"Pass these jobs bills now," was the familiar call, not from President Obama, but from Washington Republican Rep. Dave Reichert at a House Ways and Means Committee meeting Wednesday to consider three pending trade agreements with Colombia, Panama, and South Korea.
It's been a rare moment this Congress when House Republicans and the Obama administration are on the same side. But with the pending trade deals, and the Colombian deal in particular, that's just how it's playing out. The administration's biggest opposition comes from its own party, as a number of House Democrats take a stand against labor-related violence in Colombia.
For both Republicans and the Obama administration, the three trade agreements on the table are all about job creation. Indeed, the trade deals are a major feature of the president's jobs plan, rolled out last month. According to Obama's own measure, says House Ways and Means Chairman Dave Camp from Michigan, passing the three trade deals could create as many as 250,000 American jobs as U.S. industries are given greater, and in many cases duty-free access to markets in Colombia, Panama, and South Korea.
The deals, supporters argue, also level the playing field and help American companies compete with other foreign export nations, many of which have already beaten the United States to the punch in implementing trade agreements with these three countries. "Other countries are going around the world running laps on us, getting better preference in multilateral and bilateral agreements that help steer trade toward them and away from us," said Wisconsin GOP Rep. Paul Ryan. "If you're standing still on trade, you're losing."
On Panama and South Korea, most Democrats agreed with their Republican counterparts. However, when it comes to Colombia, Democrats view the trade deal as an opportunity to push the Colombian government to more aggressively fight anti-labor-union violence within its borders.
Though the number of union homicides has declined in the past decade, in 2010 around 50 union workers were killed, and so far in 2011, 22 have been murdered. "If not us, then who? If not now, then when?" asked Georgia Democratic Rep. John Lewis at Wednesday's committee meeting. "It is a humanitarian crisis like no other in our hemisphere."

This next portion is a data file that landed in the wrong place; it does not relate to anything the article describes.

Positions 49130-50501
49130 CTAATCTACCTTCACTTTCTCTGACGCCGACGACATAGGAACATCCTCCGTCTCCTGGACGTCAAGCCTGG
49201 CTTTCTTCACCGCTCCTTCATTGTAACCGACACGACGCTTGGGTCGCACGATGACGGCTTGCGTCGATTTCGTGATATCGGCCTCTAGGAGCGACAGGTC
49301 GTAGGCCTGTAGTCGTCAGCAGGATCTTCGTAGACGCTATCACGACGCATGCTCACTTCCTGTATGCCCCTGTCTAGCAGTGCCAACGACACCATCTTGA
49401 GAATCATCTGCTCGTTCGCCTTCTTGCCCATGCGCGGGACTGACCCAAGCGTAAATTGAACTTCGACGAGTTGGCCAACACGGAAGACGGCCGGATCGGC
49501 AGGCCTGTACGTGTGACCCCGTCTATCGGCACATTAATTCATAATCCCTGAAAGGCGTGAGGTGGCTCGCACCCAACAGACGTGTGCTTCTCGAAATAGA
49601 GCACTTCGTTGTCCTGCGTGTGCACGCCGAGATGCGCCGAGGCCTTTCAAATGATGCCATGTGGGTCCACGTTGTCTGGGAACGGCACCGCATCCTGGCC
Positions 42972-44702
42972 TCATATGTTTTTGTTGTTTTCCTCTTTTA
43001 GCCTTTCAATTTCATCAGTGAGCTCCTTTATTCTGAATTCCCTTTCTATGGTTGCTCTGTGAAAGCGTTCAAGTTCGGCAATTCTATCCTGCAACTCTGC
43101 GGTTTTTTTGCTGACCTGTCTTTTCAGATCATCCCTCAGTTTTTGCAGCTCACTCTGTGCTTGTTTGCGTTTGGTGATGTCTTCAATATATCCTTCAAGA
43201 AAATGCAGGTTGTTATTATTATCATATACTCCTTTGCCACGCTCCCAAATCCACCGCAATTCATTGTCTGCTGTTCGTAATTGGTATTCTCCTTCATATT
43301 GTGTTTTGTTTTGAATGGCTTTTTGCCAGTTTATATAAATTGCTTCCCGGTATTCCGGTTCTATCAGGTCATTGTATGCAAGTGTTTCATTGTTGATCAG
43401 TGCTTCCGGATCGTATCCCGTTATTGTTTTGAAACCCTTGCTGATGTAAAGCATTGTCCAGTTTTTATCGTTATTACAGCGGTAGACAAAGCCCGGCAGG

Labor rights have long been the central issue that prevented Congress and the Obama administration from moving forward on the deal. However, Colombia, in an effort separate from the trade deals, has increased labor standards as part of Labor Action Plan signed with President Obama earlier this year. According to Timothy Reif, general counsel to the U.S. Trade Representative, Colombia's government, under President Juan Manuel Santos, has made significant progress and met all its Labor Action Plan targets to date. Last year, the International Labor Organization, a United Nations agency, took Colombia off its labor watch list. "Colombia, one of our strongest allies, has made remarkable progress on labor rights on their own," said Texas GOP Rep. Kevin Brady, who heads a subcommittee on trade.
The AFL-CIO, the United States' largest network of labor unions, has been actively protesting the trade deals, noting both the record of violence against labor unions and the possibility of job displacement within the United States. To help with the latter, Democrats have insisted that Trade Adjustment Assistance, which is intended to help Americans who lose their jobs due to trade, be passed alongside the trade agreements.
The two parties have also been at odds over the timing of the bills. The trade agreements were signed during the Bush administration in 2006 and 2007. According to Republicans—most of whom are eager to pass the bills as soon as possible—the deals have been delayed this administration largely due to Democratic demands. Michigan Democratic Rep. Sander Levin defended the time it took to negotiate the deals. "There was no delay. There were active efforts to hammer out good trade policy," he said, adding, "Unfortunately, the Bush administration believed trade was an end—in and of itself—and rejected including meaningful workers' rights and environmental standards in trade agreements."